In digital electronics three-state, tri-state, or 3-state logic allows an output or input pin/pad to assume a high impedance state, effectively removing the output from the circuit, in addition to the 0 and 1 logic levels.
WES Commuter Rail is a commuter rail line serving part of Washington County, Oregon, United States, in the Portland metropolitan area. Owned by TriMet and operated by Portland and Western Railroad (P&W), the line spans 14.7 miles (23.7 km), running north–south generally parallel to and west of Oregon Highway 217 and Interstate 5 (I-5). It serves five stations within the cities of Beaverton, Tigard, Tualatin, and Wilsonville. WES operates on a 30-minute headway on weekdays during the morning and evening rush hours. It connects suburban commuters to the Blue and Red lines of MAX Light Rail at Beaverton Transit Center. In May 2018, the service carried an average 1,590 riders.
In electronics, high impedance means that a point in a circuit allows a relatively small amount of current through, per unit of applied voltage at that point. High impedance circuits are low current and potentially high voltage, whereas low impedance circuits are the opposite. Numerical definitions of "high impedance" vary by application.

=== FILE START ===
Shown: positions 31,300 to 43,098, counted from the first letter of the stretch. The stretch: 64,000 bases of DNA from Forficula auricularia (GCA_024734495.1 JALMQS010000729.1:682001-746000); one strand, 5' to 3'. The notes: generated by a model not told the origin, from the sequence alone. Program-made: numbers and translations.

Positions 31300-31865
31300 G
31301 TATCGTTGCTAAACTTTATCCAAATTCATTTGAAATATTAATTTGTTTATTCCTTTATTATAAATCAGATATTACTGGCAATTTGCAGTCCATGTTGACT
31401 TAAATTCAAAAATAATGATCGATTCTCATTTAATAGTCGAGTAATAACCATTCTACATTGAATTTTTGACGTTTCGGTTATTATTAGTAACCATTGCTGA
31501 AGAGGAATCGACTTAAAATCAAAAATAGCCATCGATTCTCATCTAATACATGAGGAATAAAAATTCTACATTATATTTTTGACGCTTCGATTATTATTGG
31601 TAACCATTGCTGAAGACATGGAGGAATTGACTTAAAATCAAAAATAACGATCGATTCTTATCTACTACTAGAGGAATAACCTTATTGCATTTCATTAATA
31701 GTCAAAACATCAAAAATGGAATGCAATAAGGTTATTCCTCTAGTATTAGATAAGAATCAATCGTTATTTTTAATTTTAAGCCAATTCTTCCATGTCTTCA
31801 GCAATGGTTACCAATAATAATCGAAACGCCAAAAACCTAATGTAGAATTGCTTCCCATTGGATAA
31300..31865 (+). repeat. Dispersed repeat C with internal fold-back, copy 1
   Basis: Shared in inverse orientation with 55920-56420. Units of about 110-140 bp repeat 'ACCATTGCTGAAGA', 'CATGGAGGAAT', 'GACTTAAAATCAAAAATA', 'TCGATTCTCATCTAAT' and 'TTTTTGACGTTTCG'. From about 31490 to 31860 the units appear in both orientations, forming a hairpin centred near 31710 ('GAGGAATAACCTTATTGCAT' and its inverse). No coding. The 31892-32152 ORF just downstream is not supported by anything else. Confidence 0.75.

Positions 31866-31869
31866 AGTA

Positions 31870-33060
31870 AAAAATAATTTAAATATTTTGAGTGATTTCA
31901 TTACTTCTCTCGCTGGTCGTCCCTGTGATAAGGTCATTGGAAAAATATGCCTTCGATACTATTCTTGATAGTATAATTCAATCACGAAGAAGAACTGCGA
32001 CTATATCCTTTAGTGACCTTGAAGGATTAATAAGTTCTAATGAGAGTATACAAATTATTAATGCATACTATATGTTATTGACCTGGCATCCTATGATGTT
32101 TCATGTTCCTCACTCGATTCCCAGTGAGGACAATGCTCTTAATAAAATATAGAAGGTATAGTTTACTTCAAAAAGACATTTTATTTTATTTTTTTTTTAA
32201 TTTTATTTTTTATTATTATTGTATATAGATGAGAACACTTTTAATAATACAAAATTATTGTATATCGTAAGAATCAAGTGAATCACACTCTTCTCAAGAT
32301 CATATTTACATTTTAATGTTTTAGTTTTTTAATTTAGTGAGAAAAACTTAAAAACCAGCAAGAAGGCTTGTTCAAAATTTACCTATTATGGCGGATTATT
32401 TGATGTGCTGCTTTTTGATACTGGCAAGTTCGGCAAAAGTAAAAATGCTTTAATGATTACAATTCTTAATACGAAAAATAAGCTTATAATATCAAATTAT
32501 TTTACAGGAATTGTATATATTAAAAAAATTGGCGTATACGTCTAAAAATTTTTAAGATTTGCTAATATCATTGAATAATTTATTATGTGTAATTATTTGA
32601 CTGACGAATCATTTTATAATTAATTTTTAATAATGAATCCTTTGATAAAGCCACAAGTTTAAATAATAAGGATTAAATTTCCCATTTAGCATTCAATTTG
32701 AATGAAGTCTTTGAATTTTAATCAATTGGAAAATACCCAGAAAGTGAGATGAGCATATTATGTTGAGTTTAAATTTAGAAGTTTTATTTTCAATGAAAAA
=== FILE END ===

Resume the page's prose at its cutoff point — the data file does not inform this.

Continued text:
A multigate device, multi-gate MOSFET or multi-gate field-effect transistor (MuGFET) refers to a metal–oxide–semiconductor field-effect transistor (MOSFET) that incorporates more than one gate into a single device. The multiple gates may be controlled by a single gate electrode, wherein the multiple gate surfaces act electrically as a single gate, or by independent gate electrodes. A multigate device employing independent gate electrodes is sometimes called a multiple-independent-gate field-effect transistor (MIGFET). The most widely used multi-gate devices are the FinFET and the GAAFET, which are non-planar transistors, or 3D transistors.
A multi-axle bus is a bus or coach that has more than the conventional two axles, usually three, or more rarely, four. Extra axles are usually added for legal weight restriction reasons, or to accommodate different vehicle designs such as articulation, or rarely, to implement trailer buses.